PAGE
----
U.S. Transportation Secretary Ray LaHood Announces Intensive Holiday Drunk & Impaired Driving Crackdown & Advertising Blitz
Topics: Ray LaHood
USDOT Office of the Secretary of Transportation
December 7, 2009
Monday, Dec. 7, 2009
Contact: Ellen Martin
Telephone: (202) 366-9550
U.S. Transportation Secretary Ray LaHood and R. Gil Kerlikowske, Director of the White House Office of National Drug Control Policy, today kicked off the "Over the Limit. Under Arrest" national drunk and impaired driving crackdown involving thousands of law enforcement agencies during the holiday season. In addition, Secretary LaHood announced new data showing states with the best – and worst – improvement over the last year in addressing drunk driving behavior.
“Drunk driving is a major public safety threat that still claims thousands of lives every year,” Secretary LaHood said. “Many states continue to step up their efforts to get drunk drivers off our roads, but the numbers tell us we have to do more. Drinking and driving is dangerous and unacceptable, and I’m asking law enforcement to stay vigilant during this busy holiday season.”
“Like alcohol, drugs impair perception, judgment, motor skills and memory. These effects can be dangerously magnified when drugs are consumed with alcohol, even in cases where a driver's blood alcohol level is below legal limits,” said Director Kerlikowske. “Driving while impaired, from alcohol, drugs, or both, puts us all at risk and must be prevented.”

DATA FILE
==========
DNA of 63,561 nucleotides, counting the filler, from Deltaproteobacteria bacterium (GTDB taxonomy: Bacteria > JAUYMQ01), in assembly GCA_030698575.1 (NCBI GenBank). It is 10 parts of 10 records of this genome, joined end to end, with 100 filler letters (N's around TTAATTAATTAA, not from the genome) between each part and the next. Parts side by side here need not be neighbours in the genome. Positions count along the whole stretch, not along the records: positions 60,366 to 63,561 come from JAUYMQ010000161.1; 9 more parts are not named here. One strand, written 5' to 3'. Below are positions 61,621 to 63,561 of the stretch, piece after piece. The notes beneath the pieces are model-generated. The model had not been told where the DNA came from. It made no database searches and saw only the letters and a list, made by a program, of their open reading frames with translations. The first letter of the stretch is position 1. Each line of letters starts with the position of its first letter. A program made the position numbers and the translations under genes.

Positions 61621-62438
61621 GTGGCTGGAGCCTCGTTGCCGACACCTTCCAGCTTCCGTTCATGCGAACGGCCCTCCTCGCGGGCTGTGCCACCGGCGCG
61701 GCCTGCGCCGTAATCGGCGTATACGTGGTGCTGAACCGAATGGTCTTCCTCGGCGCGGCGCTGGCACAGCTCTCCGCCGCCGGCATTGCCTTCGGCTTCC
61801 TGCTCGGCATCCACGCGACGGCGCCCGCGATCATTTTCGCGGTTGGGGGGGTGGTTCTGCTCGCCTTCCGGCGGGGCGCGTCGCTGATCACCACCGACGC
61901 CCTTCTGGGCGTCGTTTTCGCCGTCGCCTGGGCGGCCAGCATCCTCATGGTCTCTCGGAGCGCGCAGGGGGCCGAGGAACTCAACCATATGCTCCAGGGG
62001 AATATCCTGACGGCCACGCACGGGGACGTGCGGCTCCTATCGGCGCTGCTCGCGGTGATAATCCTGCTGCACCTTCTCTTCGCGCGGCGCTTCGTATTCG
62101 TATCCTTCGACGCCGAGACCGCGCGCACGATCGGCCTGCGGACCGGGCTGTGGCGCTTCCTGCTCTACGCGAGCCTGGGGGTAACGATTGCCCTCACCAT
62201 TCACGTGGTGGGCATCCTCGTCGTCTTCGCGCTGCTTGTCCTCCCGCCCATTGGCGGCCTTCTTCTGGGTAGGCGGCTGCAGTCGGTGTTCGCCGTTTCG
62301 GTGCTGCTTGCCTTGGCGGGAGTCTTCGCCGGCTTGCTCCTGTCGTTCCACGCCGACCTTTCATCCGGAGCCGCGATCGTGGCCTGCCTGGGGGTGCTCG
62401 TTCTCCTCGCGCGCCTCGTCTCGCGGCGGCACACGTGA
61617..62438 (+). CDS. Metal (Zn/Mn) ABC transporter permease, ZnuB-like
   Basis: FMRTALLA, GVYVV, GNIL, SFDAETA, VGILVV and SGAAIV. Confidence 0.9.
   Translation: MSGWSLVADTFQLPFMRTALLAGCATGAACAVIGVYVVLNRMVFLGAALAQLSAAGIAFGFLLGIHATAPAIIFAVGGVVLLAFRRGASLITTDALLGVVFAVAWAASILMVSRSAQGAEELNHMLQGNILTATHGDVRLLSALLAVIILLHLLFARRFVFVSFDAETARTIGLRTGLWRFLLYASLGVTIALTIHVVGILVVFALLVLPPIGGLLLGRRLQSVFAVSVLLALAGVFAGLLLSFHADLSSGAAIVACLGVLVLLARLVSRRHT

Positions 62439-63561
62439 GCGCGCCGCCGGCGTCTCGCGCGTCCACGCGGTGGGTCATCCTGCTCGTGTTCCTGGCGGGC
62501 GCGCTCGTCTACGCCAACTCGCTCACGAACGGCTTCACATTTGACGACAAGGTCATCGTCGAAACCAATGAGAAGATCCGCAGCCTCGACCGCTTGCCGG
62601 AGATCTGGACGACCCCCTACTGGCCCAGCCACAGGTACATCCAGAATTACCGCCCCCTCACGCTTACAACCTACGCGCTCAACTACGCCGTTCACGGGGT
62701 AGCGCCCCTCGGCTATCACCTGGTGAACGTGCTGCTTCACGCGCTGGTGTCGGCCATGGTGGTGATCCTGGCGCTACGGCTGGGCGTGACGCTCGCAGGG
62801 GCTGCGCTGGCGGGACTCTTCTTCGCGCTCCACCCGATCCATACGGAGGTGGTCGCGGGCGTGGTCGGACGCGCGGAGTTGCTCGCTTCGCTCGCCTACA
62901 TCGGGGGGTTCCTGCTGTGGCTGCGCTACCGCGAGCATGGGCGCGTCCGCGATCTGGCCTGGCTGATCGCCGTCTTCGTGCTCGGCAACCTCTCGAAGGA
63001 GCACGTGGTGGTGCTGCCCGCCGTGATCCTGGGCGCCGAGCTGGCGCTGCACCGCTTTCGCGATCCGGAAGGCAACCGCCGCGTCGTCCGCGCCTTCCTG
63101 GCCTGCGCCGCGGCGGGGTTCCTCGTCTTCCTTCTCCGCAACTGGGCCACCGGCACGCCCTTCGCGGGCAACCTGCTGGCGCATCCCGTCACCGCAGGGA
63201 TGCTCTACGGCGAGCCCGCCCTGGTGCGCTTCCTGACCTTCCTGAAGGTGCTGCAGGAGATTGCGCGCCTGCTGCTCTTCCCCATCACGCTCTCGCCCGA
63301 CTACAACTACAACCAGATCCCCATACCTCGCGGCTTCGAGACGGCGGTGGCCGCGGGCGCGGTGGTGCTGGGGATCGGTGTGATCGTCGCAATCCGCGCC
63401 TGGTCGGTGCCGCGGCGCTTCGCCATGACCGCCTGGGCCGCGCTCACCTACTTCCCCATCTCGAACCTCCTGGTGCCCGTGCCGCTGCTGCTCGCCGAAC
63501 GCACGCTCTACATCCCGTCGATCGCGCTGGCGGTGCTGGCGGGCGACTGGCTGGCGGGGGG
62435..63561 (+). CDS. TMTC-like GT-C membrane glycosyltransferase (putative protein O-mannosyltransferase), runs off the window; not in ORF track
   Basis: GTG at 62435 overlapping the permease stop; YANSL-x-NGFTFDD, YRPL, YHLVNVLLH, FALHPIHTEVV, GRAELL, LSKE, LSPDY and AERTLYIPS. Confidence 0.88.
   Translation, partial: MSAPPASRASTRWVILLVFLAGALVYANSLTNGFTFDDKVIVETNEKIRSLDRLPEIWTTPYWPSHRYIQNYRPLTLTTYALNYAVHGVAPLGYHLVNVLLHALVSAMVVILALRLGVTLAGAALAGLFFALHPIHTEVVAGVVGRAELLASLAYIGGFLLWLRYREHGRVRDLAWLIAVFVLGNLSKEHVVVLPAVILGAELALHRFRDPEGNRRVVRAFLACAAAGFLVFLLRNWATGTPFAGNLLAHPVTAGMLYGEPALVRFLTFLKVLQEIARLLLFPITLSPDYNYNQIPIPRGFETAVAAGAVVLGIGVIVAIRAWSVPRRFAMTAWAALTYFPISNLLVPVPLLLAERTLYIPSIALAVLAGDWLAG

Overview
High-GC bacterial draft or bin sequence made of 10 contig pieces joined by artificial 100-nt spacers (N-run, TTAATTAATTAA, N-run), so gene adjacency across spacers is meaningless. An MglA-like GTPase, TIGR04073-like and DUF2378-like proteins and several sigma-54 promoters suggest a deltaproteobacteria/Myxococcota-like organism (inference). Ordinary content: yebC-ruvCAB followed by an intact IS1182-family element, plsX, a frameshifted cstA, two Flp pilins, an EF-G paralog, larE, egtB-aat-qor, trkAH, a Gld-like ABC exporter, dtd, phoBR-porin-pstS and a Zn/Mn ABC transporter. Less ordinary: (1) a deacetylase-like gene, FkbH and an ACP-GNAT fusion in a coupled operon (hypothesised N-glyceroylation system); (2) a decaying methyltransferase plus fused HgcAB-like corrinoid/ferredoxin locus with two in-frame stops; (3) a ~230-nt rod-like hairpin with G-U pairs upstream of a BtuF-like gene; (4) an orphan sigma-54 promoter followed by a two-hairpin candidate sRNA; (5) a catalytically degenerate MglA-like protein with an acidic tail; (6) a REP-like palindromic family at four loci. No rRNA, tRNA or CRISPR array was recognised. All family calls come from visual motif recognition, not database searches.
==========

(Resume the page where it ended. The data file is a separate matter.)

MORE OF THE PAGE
According to research by DOT’s National Highway Traffic Safety Administration (NHTSA), five states have shown great reductions in alcohol-impaired driving fatality rates from 2007 to 2008. Those include Vermont, Wisconsin, Maine, Nebraska and Minnesota. The states with the least progress are Idaho, Rhode Island, Wyoming, Kansas and New Hampshire. Driving with a blood alcohol level of .08 or higher is illegal in all 50 states and the District of Columbia.
“My message to drivers is this: if you decide to drink, find a safe and sober ride home or your chances of arrest are extremely high,” said Secretary LaHood. “Law enforcement officers will be out in full force during the upcoming holiday, especially at night and on the weekends, looking for the drunk drivers that put the rest of us at risk.”
Prior NHTSA research has consistently shown that more people are killed in crashes that involve an alcohol-impaired driver on the weekends and at night – when most of the holidays occur this calendar year. In 2008 alone, 58 percent of drivers and motorcycle riders were killed in crashes that took place over the weekend and at night were alcohol-impaired
This holiday enforcement crackdown is being supported by more than $7 million in national TV and radio advertising and runs from December 16 to January 3.
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